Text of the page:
The News – 05/09/01
The Accelerating Pace of Change
Ray Kurzweil is an inventor and a deep thinker about the
future. He’s also perhaps a bit odd, having performed White
Rabbit as a virtual reality female named Ramona at the recent TED
XI Conference in Monterey, CA in February. He’s invented many innovative
things, from synthesizers to speech recognition. And he’s finally put into
words something which we all have probably sensed: the rapidly accelerating
pace of change.
In a book précis for his upcoming book, The Singularity is
Near, Kurzweil asserts that we’re doubling the rate of progress every
decade, which will result in a century’s worth of technological change in only
25 calendar years. He says that we tend to think of the rate of change as
constant, and adjust to this acceleration automatically. When people make
predictions about how long it will take to accomplish some innovation, they
unconsciously base their estimates on a constant rate of change. Kurzweil
argues that the rate of change is actually exponential, and this is the
characteristic of any evolutionary system.
Kurzweil calls this the law of accelerating returns and he
claims it has been in effect since the beginning of the evolution of life.
The first technological steps-sharp edges,
fire, the wheel--took tens of thousands of years. For people living in this
era, there was little noticeable technological change in even a thousand
years. By 1000 A.D., progress was much faster and a paradigm shift required
only a century or two. In the nineteenth century, we saw more technological
change than in the nine centuries preceding it. Then in the first twenty
years of the twentieth century, we saw more advancement than in all of the
nineteenth century. Now, paradigm shifts occur in only a few years time. The
World Wide Web did not exist in anything like its present form just a few
years ago; it didn't exist at all a decade ago.
The paradigm shift rate (i.e., the overall rate
of technical progress) is currently doubling (approximately) every decade;
that is, paradigm shift times are halving every decade (and the rate of
acceleration is itself growing exponentially). So, the technological
progress in the twenty-first century will be equivalent to what would
require (in the linear view) on the order of 200 centuries. In contrast,
the twentieth century saw only about 25 years of progress (again at today's
rate of progress) since we have been speeding up to current rates. So the
twenty-first century will see almost a thousand times greater technological
change than its predecessor.
I often ask a question of my audience when I speak: “How many
of you think the pace of change will slow in the future?” I’ve never had a
hand go up. Businesses need to understand that they can’t stick their heads
in the sand and hope that the paradigm shift of the day (dotcoms, B2B
exchanges, peer-to-peer computing, wireless, whatever) will blow over and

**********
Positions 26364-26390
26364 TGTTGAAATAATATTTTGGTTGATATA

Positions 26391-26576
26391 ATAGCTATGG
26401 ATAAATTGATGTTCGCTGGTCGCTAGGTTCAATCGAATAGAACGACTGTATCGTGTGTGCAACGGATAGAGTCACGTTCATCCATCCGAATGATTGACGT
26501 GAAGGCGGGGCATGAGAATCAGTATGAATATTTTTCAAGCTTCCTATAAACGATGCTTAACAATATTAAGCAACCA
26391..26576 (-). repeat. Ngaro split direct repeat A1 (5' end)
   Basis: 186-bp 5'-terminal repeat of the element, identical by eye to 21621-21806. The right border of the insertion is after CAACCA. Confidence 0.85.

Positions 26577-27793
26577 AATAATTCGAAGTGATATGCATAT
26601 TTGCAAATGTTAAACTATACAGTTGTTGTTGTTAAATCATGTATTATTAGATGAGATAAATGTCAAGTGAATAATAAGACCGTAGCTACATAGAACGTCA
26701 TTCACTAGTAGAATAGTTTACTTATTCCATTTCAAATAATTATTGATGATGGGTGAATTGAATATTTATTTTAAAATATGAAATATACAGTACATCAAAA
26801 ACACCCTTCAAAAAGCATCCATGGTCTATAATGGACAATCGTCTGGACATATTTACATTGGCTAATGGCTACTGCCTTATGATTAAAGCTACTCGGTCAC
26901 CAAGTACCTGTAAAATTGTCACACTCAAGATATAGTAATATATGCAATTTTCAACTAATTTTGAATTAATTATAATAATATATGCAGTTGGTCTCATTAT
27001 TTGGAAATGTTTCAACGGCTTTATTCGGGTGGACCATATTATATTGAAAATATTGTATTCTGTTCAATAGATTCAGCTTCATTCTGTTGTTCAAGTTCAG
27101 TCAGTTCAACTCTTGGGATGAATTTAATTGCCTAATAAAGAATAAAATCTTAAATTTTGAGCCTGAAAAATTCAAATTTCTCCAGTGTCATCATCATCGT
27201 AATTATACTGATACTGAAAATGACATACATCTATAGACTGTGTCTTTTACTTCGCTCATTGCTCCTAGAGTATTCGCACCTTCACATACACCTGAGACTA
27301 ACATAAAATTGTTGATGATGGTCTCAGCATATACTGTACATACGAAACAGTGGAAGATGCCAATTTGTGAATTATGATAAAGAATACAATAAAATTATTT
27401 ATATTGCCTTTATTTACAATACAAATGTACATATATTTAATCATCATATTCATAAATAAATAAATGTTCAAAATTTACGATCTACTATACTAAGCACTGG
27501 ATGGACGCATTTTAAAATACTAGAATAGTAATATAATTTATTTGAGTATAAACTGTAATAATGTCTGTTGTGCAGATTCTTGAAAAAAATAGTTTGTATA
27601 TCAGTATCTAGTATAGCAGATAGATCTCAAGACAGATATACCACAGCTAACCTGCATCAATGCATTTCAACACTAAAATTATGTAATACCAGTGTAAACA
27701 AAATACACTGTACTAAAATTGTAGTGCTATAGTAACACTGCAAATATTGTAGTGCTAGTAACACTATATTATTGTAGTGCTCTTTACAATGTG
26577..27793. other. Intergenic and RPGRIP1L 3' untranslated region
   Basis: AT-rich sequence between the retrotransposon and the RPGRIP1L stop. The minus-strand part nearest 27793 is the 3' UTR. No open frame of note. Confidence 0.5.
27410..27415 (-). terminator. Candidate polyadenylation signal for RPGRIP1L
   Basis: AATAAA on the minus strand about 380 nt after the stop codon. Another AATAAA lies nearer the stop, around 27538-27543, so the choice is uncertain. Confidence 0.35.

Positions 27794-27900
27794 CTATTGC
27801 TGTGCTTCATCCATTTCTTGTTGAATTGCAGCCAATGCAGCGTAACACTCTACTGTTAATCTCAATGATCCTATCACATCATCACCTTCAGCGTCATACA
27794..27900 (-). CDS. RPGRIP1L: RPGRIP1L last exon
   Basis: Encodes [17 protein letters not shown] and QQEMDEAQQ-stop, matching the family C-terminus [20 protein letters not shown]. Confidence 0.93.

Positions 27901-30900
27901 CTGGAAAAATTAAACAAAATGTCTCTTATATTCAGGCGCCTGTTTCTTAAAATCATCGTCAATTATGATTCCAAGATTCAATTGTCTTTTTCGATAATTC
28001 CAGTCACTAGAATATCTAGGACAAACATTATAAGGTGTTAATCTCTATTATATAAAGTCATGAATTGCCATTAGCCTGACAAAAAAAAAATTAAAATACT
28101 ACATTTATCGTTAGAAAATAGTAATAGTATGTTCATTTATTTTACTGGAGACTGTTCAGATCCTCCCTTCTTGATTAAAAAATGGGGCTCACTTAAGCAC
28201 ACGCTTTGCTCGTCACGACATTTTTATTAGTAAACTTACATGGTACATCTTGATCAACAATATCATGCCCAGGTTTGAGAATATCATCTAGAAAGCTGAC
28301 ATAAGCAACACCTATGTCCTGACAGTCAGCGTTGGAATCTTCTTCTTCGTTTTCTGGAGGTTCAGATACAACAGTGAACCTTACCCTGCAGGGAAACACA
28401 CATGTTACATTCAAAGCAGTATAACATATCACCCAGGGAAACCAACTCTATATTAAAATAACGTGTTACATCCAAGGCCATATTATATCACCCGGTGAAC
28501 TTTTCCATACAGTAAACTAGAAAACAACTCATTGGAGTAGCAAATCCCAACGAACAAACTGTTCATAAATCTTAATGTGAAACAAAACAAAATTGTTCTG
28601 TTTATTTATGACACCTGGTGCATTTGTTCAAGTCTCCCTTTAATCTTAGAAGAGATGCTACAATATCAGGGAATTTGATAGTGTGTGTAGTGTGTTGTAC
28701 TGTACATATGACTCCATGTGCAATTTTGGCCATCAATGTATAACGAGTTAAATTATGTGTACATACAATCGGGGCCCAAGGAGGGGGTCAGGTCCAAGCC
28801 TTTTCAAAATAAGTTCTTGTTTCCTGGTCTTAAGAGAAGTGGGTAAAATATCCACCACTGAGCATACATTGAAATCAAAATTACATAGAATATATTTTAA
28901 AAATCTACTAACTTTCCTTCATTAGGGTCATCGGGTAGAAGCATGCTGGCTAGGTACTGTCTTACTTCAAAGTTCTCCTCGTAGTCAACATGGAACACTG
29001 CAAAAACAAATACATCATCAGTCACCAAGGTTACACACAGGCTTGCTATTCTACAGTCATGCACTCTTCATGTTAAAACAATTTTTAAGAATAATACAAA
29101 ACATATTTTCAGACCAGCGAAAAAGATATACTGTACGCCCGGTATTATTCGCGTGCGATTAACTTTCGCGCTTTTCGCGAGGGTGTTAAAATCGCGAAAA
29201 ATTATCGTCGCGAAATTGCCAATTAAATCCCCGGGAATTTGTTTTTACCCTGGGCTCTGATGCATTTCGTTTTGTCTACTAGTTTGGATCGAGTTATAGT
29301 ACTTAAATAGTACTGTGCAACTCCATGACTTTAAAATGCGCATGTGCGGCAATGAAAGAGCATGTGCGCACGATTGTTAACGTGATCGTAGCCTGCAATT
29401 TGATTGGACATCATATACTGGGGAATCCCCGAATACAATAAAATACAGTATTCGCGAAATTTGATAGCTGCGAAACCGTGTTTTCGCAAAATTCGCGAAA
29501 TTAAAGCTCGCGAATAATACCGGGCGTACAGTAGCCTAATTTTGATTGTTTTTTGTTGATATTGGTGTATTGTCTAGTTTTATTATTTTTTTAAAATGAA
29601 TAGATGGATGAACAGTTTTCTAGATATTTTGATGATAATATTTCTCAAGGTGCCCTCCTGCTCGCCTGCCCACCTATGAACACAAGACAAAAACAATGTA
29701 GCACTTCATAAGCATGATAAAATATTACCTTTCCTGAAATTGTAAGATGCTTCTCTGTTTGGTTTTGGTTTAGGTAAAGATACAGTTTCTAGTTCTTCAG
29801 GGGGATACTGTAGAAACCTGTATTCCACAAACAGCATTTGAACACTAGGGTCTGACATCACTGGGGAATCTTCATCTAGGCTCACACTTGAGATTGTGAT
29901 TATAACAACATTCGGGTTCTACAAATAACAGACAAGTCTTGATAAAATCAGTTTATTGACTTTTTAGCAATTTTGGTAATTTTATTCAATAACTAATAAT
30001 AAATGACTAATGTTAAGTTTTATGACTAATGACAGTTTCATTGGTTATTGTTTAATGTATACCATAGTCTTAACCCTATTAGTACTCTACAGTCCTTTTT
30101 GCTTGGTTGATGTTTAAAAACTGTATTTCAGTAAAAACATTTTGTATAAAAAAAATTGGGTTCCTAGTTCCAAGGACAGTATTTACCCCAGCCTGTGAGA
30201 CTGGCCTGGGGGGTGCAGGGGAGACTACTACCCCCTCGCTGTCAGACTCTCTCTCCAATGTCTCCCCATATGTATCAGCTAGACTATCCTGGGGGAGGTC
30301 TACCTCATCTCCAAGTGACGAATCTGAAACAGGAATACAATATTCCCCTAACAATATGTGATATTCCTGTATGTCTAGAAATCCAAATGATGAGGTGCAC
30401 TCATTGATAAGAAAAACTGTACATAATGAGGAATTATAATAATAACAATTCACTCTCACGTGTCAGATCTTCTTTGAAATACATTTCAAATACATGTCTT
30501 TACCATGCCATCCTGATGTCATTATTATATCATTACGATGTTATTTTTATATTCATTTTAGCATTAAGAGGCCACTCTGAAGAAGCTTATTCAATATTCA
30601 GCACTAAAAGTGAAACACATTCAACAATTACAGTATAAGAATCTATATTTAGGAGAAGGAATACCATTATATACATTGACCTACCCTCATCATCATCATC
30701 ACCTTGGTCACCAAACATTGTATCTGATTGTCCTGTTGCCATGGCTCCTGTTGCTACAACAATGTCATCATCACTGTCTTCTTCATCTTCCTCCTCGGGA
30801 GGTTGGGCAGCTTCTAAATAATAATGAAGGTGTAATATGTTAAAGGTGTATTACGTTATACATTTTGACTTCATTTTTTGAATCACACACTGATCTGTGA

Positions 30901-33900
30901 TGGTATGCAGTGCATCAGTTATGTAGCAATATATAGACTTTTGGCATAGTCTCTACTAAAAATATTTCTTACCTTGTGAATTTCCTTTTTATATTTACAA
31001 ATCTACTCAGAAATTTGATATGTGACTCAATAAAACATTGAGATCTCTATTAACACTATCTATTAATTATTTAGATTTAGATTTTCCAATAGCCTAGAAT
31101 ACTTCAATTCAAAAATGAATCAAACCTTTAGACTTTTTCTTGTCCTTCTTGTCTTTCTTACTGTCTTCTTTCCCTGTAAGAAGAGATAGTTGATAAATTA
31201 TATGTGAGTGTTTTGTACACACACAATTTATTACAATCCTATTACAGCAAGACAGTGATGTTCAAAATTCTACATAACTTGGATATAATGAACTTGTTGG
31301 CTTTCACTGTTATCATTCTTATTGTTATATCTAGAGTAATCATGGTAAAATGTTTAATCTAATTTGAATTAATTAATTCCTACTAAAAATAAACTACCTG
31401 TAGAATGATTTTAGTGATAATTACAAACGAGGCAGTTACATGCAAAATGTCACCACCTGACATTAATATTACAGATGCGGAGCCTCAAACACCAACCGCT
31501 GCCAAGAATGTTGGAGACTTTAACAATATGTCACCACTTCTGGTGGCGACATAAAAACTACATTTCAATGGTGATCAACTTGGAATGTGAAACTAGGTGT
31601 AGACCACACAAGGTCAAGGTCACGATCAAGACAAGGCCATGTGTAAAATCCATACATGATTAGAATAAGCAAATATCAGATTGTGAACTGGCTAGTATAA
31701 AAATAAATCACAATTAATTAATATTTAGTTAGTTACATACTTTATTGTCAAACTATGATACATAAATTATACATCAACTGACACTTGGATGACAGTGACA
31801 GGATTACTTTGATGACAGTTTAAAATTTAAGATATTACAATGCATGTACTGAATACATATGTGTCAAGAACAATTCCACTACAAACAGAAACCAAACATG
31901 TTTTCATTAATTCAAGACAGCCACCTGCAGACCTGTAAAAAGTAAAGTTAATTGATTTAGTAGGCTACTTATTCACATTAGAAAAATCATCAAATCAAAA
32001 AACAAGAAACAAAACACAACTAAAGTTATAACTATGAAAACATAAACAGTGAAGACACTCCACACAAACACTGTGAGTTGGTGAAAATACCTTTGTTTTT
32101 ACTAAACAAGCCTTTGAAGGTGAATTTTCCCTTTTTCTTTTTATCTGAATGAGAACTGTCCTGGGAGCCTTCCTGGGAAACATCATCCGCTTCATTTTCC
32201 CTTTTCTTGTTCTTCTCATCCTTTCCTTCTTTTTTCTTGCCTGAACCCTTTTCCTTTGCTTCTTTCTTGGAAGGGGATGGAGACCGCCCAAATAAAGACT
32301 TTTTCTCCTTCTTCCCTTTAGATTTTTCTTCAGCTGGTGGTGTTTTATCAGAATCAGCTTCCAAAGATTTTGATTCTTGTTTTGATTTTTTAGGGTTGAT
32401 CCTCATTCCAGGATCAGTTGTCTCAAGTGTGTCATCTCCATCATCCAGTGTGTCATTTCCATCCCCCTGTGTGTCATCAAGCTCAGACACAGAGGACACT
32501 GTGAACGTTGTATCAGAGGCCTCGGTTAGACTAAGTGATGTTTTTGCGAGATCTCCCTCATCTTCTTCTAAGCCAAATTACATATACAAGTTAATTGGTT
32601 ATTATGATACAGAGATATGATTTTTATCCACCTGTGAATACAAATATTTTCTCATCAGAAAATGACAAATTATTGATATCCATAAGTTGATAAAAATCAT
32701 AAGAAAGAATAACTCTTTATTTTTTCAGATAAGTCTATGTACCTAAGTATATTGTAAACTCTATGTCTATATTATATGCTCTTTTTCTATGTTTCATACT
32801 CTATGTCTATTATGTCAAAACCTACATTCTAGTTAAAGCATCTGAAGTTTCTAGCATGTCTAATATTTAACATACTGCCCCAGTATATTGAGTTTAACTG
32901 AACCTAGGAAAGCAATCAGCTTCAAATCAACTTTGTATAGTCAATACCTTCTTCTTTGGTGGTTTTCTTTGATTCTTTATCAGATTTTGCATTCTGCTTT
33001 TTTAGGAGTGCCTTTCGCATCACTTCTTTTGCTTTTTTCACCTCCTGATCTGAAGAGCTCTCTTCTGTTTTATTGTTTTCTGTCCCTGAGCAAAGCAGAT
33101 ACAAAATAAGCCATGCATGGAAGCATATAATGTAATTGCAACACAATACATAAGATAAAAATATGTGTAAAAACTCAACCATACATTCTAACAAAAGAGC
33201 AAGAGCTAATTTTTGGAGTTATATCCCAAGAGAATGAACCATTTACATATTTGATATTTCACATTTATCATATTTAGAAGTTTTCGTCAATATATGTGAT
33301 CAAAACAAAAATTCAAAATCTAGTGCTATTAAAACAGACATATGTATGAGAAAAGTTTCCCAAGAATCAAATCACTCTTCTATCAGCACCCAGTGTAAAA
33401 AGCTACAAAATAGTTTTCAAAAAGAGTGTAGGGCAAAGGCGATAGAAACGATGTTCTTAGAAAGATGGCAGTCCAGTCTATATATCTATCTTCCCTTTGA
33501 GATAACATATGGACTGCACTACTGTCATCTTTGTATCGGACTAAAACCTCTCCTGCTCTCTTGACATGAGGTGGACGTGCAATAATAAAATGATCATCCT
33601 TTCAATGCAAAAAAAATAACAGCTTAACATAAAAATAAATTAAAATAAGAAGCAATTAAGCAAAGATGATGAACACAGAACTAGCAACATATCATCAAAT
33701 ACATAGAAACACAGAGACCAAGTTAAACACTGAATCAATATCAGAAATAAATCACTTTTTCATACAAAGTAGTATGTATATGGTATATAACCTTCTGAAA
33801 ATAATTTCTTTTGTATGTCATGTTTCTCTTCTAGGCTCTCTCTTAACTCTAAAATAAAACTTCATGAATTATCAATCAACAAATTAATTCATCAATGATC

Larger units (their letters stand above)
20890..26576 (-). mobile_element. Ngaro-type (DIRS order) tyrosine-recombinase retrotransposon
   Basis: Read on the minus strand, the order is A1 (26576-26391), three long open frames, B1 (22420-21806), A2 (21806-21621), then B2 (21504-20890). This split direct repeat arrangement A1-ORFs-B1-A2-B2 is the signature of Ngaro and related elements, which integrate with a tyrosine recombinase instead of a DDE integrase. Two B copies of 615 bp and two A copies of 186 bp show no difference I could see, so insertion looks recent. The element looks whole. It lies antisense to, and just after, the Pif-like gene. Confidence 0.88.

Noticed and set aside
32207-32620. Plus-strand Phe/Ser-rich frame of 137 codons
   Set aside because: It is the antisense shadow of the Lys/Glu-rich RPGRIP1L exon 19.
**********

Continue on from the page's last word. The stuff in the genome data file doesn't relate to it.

they can go back to the old ways of doing things.
The obvious joy felt by the bricks and mortar businesses at
the dotcom implosion may have been a smug pleasure (“I told you they wouldn’t
last”), but the innovations the Internet has introduced won’t go away.
Sure, lots of essentially worthless dotcoms have blown away. And it’s fun
to ridicule the excesses of the 20-something dotcommies and their lack of
class in handling their short-lived success. But the reality is, something
has fundamentally changed about business, and that bell can’t be unrung.
Your business’ ability to absorb change and to recognize
paradigm shifts will be its most critical success factor in the coming
years. Those who can’t foresee how the need for their products can
disappear are doomed to go the way of the buggy whip manufacturers of last
century. Heck, forget the buggy whip companies, they’ll go the way of
modern long distance providers, who have seen Internet long distance providers
drive rates to under 7 cents a minute, generating a problem so severe that
the Baby Bells no longer hunger for the long distance market.
What new idea is sprouting in a garage somewhere that will
threaten your business?
IBM has announced they’ve created transistors
using nanotubes of carbon that are 10 atoms across. This yields
transistors 500 times smaller than today’s silicon-based ones.
Think that’s small? How about packing
a terabyte (1,000 gigabytes) into a cubic centimeter?
Today I spoke at the Eleventh Annual EC
Breakfast with Executives sponsored by the Twin Cities Electronic Commerce
topic was Boom or Gloom? The Future of B2B Exchanges, and the PowerPoint is available
Can’t Get Enough of ME?
In the unlikely event
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fashionable thing for pundits to do, and I’m doing it too. A Weblog is a
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can create your own Weblog. You need to have a Web site that allows you FTP
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This allows you to right click on a Web page and append your pithy thoughts
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I’ve dubbed my Weblog
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